Tarps have mostly a reputation for being used around housing situations. After all, many a home improvement project starts by laying a tarp on the floor to prevent spilled paint from destroying a carpet, or by draping furniture against falling dust. While tarps do know how to work, they can also be beneficial when you go into the wilderness to play. Because of their flexibility and basic use, tarps have such a wide range of applications that can assist the backpacker in almost any endeavor.
Designed with the backpacker in mind, backpacking tarps are developed to be lightweight and can pack down to an ultra-compact size. But just like their bright blue counterparts, backpacking tarps offer simple and versatile solutions while you’re out adventuring. To convince you of its worthiness, we want to share with you 10 ways where backpacking tarps can help you on the trail.
Use Your Backpacking Tarp as a Ground Cloth
It’s a good practice to lay a tarp down underneath your tent. This can prevent damage to the floor of the tent, and keep the floor dry from possible wet ground. If there’s something sharp on the ground beneath your tent, hopefully a tarp will keep it from puncturing the floor of your tent, which can be expensive to replace.
And you don’t necessarily need to have a tent to use this feature. Those using sleeping bags or bivy sacks can lay down some dry ground underneath before setting up camp by use of backpacking tarps. Though it might not make the ground more comfortable, it can stop punctures of your air mattress should you decide to bring one along. Stansport makes a great tarp for just this purpose.
Air Out Wet Equipment
Keeping with the idea of using backpacking tarps for protection from the ground, a tarp is also good if you’re looking to dry out wet articles of clothing, but don’t want to bring them into your tent where the moisture could transfer to the tent’s fabric. After a fun afternoon of kayaking, swimming, or fording small streams, just set out a tarp in an open area (preferably with sunlight) and lay out the drenched clothing and equipment on your tarp where they won’t be exposed to the dirt of the ground. With any luck, they’ll soon be dried out and ready for additional action.
Backpacking Tarps Make Solid Tents
Many hardcore campers bring along straps or poles and use their backpacking tarps for their tent shelter. Obviously this works best if you’re not expecting rain or particularly cold weather, but it does work for a basic overhead covering for a smaller campsite.
Plus you don’t have to just use it to cover yourself. Use it to drape it over your equipment, mountain bikes, or anything else you want to keep out of the elements. Just remember to tie it down to avoid having to play the ‘look for the tarp’ game after the wind carried it off the night before.
You don’t have to wait for evening before using the weather protection of your backpacking tarps. Spread out your tarp and set it against the glare of the sun while you’re at a picnic table, or use it to hang over your chairs as you watch the sun set for the day. Anytime of the day or night is a great time to use backpacking tarps to defend against the elements.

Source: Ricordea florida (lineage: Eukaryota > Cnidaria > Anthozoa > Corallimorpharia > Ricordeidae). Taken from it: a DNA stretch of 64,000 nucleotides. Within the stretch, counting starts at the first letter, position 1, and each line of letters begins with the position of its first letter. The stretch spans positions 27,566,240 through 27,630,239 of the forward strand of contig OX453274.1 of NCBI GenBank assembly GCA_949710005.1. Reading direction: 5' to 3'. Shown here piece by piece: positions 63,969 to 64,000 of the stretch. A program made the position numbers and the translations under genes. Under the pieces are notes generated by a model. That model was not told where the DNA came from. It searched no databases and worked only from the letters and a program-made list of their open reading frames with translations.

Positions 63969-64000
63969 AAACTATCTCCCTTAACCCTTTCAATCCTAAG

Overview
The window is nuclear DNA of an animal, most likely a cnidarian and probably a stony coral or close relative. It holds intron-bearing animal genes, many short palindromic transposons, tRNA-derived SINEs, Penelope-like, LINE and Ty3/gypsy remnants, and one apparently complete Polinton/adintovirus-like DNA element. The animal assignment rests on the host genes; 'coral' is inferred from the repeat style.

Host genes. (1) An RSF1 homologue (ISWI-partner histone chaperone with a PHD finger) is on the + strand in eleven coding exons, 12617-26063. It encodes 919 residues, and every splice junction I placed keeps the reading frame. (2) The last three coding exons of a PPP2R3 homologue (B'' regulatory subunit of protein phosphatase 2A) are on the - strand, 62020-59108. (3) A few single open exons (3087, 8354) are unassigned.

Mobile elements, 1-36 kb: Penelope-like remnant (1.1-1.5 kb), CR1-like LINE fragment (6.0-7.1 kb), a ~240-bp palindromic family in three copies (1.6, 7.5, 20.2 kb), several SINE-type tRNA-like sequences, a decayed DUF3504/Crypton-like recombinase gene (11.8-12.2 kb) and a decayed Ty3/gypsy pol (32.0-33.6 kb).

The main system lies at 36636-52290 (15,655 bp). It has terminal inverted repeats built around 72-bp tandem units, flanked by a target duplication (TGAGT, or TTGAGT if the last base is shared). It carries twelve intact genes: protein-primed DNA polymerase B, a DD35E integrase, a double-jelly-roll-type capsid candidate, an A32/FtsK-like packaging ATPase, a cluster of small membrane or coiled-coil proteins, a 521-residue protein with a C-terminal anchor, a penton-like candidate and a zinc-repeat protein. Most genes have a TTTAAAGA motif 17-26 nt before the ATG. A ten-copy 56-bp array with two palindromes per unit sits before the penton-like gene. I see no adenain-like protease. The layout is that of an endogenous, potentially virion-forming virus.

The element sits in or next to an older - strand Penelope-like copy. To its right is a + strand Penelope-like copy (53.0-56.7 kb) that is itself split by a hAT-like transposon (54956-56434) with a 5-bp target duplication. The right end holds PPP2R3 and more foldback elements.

A more safety centric use for backpacking tarps is to use its bright color or reflective covering as a way to signal rescue services in the chance that you become lost or another backpacker has become injured and needs assistance. It’s a good idea to carry along at least a base survival tarp that has all these safety qualities, even if you don’t use tarps for any other backpacking purposes.
In colder weather, your equipment should be rated to take on harsh winds, snow, and frigid climates. If the need arises, in a pinch you can use backpacking tarps as blankets to help preserve body heat, and its laminated exterior can be a type of wind breaker from colder airstreams moving through the area. In general, this is for extreme cases only, and you should always check the weather before any backpacking trip to avoid any dangerous surprises.
Backpacking Tarp Hammock, Anyone?
With some additional rope and attachment points, a backpacking tarp can become a small makeshift hammock. Though crafty, you’ll really want to be careful if you’re trying out a tarp hammock for the first time. Make sure your tarp is reinforced and that the trees or other attachment points you select supports enough weight or you’ll receive quite a wakeup call if one of them gives way.
Shield Yourself Against the Wind
There’s really nothing that causes chaos with a pitched tent like high winds. If the weather decides to send a strong gale in your direction, you can block some of the more powerful gusts by attaching backpacking tarps between a section of trees between you and the direction of the wind. The tarp should take the brunt of the blowing, leaving your tent able to stand.
Need an Impromptu Shower Curtain?
For some people, roughing it can be too rough if they can’t take a shower. And thanks to devices like solar showers, you can literally take your shower anywhere you camp out in. Even if you’re taking a solo trip, for some reason fellow hikers always manage to pay a visit to your campsite while you practice your morning rituals. Using your backpacking tarp as a shower curtain can save you some possible embarrassment.
When your adventure nears its end, you’re probably looking at muddy shoes, dusty backpacks, and grime on every conceivable surface. Before you subject your car’s interior to this, you might feel better if you put down some backpacking tarps just to keep things cleaner. You want to bring back memories of your adventure, but cleaning muck from your vehicle isn’t the way to do it. Anticipating this, some campers will set up a tarp liner ahead of time. Better safe than sorry!